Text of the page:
The size S fits really well and is my usual size choice. The fit is loose without looking or feeling baggy. The benefit of this is that there’s lots of space to fit mid layers underneath. A base layer and a fleece feel the most comfortable. But surprisingly, it’s also just about roomy enough to add in a mid-weight down jacket to this layering system. This instantly ups the ante in terms of its use right through the seasons.

Weather protection

This jacket has endured some pretty heavy downpours as well as prolonged exposure to light rain. In both scenarios it has dealt with the rain with no problems at all. No leakages at the sealed seams and no wet patches on my internal layers. However, after a recent bike ride in pretty heavy rain the inside fabric was slightly damp throughout, but especially at the chest. This is to be expected with a 10k water column as the wind was blowing, further adding to the pressure on the fabric, and I was creating internal moisture from sweat, too. There’s only so much moisture a jacket of these specs can deal with, in terms of breathability and waterproofness, without moisture building up.

It’s not designed for prolonged use in heavy rain. But in showers and short downpours, the waterproofness of the fabric is perfectly sufficient and stand up well.

Water on rain jacket

Versatility

As mentioned, the ability to fit the jacket over a down mid layer adds an appealing degree of versatility. It makes it an ideal option for chucking in the backpack as a ‘just in case’ rain coat on winter hikes when the forecast is good. I really like knowing that it’s there as a backup without having to shed warm layers.

The bright colour, comfortable fit and reflective strips also make it suitable for casual cycling trips where being as streamlined as possible isn’t a priority. It would be good if it had a tab at the neck to secure the hood down. But aside from that, it feels really comfortable (and visible) to cycle in.

Cyclist in Fjallraven High Coast Jacket

What I love the most about the Fjällräven High Coast Hydratic Jacket

Badly designed hoods can ruin rain jackets for me. But the High Coast hood is great! It cinches down tightly and easily in all the right places with a high neck for extra rain and wind protection around the chin.

I also really like the side vents. They don’t provide quite as much airflow as pit vents. But they’re much easier to use with one hand and they also provide access to mid layer pockets.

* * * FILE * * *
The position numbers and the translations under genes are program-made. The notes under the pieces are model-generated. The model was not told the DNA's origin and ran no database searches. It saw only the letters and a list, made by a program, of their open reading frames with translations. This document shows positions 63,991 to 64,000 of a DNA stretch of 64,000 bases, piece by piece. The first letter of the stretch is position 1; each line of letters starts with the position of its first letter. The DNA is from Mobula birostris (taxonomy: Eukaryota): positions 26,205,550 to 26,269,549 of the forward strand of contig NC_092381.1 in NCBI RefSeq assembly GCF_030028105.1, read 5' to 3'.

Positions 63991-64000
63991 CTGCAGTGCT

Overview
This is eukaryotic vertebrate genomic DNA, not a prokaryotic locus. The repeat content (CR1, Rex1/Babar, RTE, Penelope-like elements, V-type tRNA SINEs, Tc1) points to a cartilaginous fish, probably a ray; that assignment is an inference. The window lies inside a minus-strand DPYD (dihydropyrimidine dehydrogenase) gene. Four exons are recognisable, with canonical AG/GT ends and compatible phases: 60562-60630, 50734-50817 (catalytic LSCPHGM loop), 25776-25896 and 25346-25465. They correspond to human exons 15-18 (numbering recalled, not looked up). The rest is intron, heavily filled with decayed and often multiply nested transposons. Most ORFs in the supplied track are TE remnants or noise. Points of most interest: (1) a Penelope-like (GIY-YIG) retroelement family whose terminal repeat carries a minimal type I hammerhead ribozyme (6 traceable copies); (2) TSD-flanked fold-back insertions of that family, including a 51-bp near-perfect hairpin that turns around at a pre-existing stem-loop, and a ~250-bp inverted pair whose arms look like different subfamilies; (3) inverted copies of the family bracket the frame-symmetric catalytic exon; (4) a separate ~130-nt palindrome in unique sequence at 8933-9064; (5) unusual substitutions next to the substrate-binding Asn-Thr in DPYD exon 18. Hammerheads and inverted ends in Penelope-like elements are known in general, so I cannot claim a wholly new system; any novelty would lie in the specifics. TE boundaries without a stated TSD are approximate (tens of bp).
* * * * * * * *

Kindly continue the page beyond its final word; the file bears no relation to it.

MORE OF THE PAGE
What I don’t love so much about the High Coast

This jacket is lightweight and packs down pretty small (both positives!). But it lacks a stowable pocket which would really make the most of its packability.

It’s also hard to ignore the high price tag. Yes, you’re getting Fjallraven quality, which is certainly desirable. However, I’d expect a little more waterproofness for a jacket of this price. Or a lower price tag for an everyday rain jacket.


Woman hiking in red jacket on coast

Verdict

With unique and highly usable side vents, a tough ripstop exterior and a very well designed hood, the Fjällräven High Coast Hydratic Jacket provides comfort and practicality in a range of outdoor and everyday scenarios. The waterproofness could certainly be better for a jacket of this price. However, if you’re looking for protection against heavier showers and prolonged light rain with the added bonus of getting behind a planet-friendly brand, then it’s got you covered.

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Fjällräven

Disclaimer: Cool of the Wild received this product free in return for an honest review. We only recommend gear that we love from companies we trust and we are under no obligation to give a positive review. All thoughts and opinions are that of the reviewer and we are in no way influenced by the brand or company.

About the author

author-joey

Joey is based in Cornwall, UK, and runs Cool of the Wild. She can’t get enough of being outdoors – whether that’s lounging around the campfire cooking up a feast, hitting the trail in her running shoes, or attempting to conquer the waves on her surfboard – she lives for it. Camping is what she loves to do the most, but has also spent many hours clinging to the side of a rock face, cycling about the place, cruising the ski-slopes on her snowboard, and hiking small mountains and big hills.